Then there have been the comparisons with Bob Dylan when we come to the late 1960s and Bobby’s creation of his own label to record his own protest songs.  And yet, once again, there is no foundation in these comparisons, as what Bobby was writing and recording had very little to do with what other protest singers were doing at the time.  They may have been ignored at the time but, like Earthy, these albums have now gained cult status, particularly in the UK and Europe.  The first Direction album may have contained songs that were musically simplistic, but the lyrics are what matters here.  There is some wonderful word play in The Proper Gander, while Sunday lures the listener in before issuing a damning indictment on organised religion.  Commitment, the second album, is more musically interesting, and is clearly a more varied selection of songs, and Bobby manages to tie together a beautiful melody with a powerful political comment as in Sausalito.  Elsewhere he doesn’t seem to be protesting at all, but there is great wordplay and musicality in Water Color Canvas, and a dry self-deprecating humour in Distractions.

His Motown years were largely disappointing, and yet the 1971 live album (released in 1987) is probably the best live album he recorded.  Yes, he’s relying largely on contemporary covers, but look at what he does with them!  While Elvis’s idea of a Beatles medley was a bland re-tread of Yesterday with the end of Hey Jude tagged on the end, Darin had come up with a multi-song, almost rhapsodic masterpiece.  And, once again, ambition shone through, as in the extended version of James Taylor’s Fire and Rain.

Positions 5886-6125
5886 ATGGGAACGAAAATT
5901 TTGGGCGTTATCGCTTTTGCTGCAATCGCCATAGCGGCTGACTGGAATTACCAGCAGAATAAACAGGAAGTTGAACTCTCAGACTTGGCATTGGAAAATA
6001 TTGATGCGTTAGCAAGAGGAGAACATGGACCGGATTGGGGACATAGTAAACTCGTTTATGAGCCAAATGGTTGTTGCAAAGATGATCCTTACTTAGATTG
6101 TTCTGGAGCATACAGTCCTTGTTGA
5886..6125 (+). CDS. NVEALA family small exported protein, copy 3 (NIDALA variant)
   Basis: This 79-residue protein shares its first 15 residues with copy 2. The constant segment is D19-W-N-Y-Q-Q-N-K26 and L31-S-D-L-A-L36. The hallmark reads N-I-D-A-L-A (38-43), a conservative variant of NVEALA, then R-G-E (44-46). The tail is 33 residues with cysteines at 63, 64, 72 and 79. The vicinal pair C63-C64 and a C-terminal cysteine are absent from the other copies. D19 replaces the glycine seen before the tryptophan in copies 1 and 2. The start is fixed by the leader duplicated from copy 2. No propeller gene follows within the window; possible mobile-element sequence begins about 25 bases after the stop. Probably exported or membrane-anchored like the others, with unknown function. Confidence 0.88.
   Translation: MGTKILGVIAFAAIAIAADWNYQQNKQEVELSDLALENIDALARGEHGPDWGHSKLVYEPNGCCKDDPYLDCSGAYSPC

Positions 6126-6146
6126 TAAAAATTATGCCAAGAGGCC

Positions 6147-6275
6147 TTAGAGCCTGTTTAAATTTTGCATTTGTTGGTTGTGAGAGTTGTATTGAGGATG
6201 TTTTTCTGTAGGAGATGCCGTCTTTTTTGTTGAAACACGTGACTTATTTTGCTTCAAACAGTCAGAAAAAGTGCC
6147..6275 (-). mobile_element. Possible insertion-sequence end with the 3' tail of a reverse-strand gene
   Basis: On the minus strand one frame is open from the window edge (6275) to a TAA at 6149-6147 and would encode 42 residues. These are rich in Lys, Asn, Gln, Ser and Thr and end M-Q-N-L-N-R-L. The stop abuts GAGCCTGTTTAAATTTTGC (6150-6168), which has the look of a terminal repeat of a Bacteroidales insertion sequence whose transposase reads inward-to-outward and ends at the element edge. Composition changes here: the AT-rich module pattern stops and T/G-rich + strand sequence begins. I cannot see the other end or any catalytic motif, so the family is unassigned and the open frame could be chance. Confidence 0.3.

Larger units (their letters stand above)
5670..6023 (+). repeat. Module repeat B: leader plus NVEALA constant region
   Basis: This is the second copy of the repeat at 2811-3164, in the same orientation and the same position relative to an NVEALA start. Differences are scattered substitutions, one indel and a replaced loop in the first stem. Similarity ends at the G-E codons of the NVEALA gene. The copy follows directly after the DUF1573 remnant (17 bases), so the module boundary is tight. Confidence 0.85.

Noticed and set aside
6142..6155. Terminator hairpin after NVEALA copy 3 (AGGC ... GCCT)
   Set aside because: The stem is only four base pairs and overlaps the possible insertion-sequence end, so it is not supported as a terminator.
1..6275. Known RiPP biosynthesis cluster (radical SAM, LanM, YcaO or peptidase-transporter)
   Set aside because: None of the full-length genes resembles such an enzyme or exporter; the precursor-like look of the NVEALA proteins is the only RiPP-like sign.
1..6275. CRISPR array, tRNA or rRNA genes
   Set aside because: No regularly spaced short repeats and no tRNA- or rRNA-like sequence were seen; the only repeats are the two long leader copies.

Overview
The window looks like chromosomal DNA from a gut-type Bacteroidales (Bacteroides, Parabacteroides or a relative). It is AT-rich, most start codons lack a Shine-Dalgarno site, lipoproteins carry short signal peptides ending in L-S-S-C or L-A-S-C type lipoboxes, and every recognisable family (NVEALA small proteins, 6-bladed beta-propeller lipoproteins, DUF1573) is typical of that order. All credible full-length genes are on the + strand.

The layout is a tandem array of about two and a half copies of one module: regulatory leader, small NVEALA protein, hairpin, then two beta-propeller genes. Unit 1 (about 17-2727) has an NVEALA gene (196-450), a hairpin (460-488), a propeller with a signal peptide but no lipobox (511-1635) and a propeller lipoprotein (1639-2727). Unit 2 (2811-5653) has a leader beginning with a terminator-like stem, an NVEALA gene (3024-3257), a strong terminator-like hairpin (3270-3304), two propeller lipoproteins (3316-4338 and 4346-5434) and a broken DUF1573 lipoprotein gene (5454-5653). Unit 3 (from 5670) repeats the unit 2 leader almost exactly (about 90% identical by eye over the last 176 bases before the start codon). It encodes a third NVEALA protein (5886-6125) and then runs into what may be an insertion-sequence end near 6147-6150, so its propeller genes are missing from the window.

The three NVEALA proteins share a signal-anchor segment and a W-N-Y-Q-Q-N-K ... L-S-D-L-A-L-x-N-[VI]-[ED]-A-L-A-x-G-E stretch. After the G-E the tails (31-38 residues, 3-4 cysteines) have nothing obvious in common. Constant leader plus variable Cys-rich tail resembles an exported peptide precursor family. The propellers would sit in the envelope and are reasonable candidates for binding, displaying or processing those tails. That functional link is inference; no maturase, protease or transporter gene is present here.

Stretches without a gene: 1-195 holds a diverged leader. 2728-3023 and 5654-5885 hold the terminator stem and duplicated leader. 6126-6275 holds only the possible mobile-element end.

There wasn’t much musical ambition in the Motown studio recordings, as he turned into a bland balladeer with orchestrations that should have been torn up and thrown out long before they reached the studio.  And there wasn’t much ambition on his disappointing TV series either – and yet Darin was still doing what HE wanted when he could.  What other variety show gave over a few minutes each week to a chess game?  Again, this was Darin being self-indulgent and ambitious and this time it didn’t work – but he hadn’t given up despite seemingly losing his way musically in his final years (although appearances on The David Frost Show and Midnight Special showed exactly what he was capable of when he put his mind to it – as did the concert-style final show of his TV series).

No artist leaves a perfect musical legacy.  As I discussed last year, Elvis certainly didn’t, and neither did Bobby Darin.  He took risks, and sometimes they didn’t work or he over-estimated his audience.  And yet the quality of his recordings is far more consistent than Elvis, Sammy Davis Jr, or even (arguably) Sinatra, who went through nearly a decade of artistic doldrums.  But one thing I am sure of is that Bobby Darin had no interest in being a chameleon, and changing his genre and style just to fit in or, worse, cash-in.  If he changed his style, it was always because he thought he could bring something different to it, that he could add something, that he could move it forward, that he could push the boundaries.  So let’s throw away this whole “Darin the chameleon” idea once and for all, and celebrate “Darin the Diverse” instead.